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Union Switch and Signal Wigwags
Union Switch and Signal
Style DW Automatic Flagman

Union Switch and Signal was not really known for wigwag signals. But they did make them. The Style DW Automatic Flagman was first produced around 1918. These were never patented, so it's unclear exactly when they were first made. The roads that used them were the ERIE, Boston and Maine, Delaware Lackawanna and Western, and Canadian Pacific. Also, under the stewardship (i.e. control) of the ERIE RR, the New York, Susquehanna and Western (NYS&W) also purchased a number of these. A few other RR's had a just a few or one. To my knowledge, none were used on any western roads. For those of us on the West Coast, these are quite strange looking signals. There is only one known to still be in active service (aside from museums) in the US - it's located at Joplin, Missouri.
Thanks to Eric Schmelz of for providing most of the pictures and info for this page.

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Courtesy of

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Jerrold Crawford collection

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This is the last known active DW Flagman still in service in the US.
(aside from museums and private collections)
Joplin, Missouri - May 2006. Mark Springer photo.

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Double set. Notice the short cantilevers.

These Style DW's once served Chatham, Ont. on the Canadian Pacific line there.
CP was one of the few roads to install these signals. When not activated, the
banner hides behind the "look listen" panel to the right. Not all of these had the
crossbucks mounted in this manner.

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Above photos by Clayton Lagstaff, November 1983.

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Another variation can be seen here (above) at Wilton NH. on the former Boston and Maine line now operated by shortline Milford and Bennington RR. The first thing you will notice is the chase light installation above the cantilever. This was something that B&M was known for doing. When the banner would swing, the lights would chase back and forth to simulate a swinging lantern. These signals were a little taller than most, about 24 feet tall. This is said to be the last Style DW in service. It was retired in 1993.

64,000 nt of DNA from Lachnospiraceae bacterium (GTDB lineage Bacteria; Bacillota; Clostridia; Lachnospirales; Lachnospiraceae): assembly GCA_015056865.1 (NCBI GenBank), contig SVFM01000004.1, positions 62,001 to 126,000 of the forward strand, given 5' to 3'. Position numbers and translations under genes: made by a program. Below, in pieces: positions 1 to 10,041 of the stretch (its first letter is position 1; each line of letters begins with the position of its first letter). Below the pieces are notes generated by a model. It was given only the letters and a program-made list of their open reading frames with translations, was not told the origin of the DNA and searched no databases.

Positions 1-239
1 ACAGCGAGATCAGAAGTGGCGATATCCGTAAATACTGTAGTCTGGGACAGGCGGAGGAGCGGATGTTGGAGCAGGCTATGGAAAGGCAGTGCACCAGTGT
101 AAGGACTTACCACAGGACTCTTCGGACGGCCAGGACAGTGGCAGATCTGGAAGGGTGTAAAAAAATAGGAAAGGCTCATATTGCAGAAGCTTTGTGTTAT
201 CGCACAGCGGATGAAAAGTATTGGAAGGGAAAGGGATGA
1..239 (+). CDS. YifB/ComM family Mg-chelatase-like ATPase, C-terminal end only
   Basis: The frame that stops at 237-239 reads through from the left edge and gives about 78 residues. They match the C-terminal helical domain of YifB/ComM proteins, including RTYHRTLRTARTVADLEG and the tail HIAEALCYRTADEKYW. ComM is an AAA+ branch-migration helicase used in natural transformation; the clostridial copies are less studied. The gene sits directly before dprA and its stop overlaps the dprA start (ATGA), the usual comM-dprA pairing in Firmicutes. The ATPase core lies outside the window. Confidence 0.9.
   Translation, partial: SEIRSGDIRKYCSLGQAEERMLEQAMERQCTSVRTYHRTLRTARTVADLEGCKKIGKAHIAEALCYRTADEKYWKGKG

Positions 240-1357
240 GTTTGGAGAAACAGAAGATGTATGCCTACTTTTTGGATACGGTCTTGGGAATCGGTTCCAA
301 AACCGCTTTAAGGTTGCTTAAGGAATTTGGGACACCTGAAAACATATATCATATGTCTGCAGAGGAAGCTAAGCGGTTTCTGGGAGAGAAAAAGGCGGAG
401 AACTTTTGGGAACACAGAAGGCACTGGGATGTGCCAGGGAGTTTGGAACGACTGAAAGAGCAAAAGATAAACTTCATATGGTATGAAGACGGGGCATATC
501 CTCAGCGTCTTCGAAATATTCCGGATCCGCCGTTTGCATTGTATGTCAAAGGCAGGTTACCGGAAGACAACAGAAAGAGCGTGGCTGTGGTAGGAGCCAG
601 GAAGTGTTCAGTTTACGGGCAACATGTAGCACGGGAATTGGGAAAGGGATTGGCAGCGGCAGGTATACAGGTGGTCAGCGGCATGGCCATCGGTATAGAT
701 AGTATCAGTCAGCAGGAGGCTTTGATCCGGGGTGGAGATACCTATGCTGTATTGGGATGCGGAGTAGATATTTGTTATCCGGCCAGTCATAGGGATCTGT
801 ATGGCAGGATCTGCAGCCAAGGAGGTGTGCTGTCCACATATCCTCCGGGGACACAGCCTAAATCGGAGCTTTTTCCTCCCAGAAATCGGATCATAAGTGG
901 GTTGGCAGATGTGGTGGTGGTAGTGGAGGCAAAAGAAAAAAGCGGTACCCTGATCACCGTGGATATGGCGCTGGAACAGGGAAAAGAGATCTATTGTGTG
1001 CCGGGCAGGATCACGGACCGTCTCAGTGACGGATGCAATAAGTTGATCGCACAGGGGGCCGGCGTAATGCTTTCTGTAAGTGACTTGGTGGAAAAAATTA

Photos and info by Eric Schmelz, 2/93

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Courtesy of
Here is a fine example of a restored DW wigwag. This one has a US&S "teardrop" bell on top, as well as a set of cast iron crossbucks. One of the bizarre variations, which the Erie used, is oil burning lamps above the stop banner. The 'elephant ears' swing back and forth blocking the lamp and thus creating a effect of a stationary flashing light. Pre crossing flasher technology. The lamps cannot be seem at all during the day, the light is just not bright enough, but the oil would last for 7-10 days. This is from a private collection in the NE.
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Courtesy of
This one is from a private collection in New York State. Looks pretty much the same as it did when it was removed from service. Seems to be missing a bell, but notice the rare "stop when swinging" sign attached.
Union Switch and Signal Manual
(Acrobat .pdf file)
For instruction on installation and adjustment of the 
US&S DW style wigwag.

Thanks to Eric Schmelz of for hooking 
us up with this. Also thanks to Julie Johnson for originally 
making the material available.

Not a whole lot of information is available on these rare wigwags, so if you have any photos or further information you would like to share, please email me.

Magnetic Signal Company
Union Switch and Signal (US&S)
Western Railroad Supply (WRRS)
Wigwag Technical

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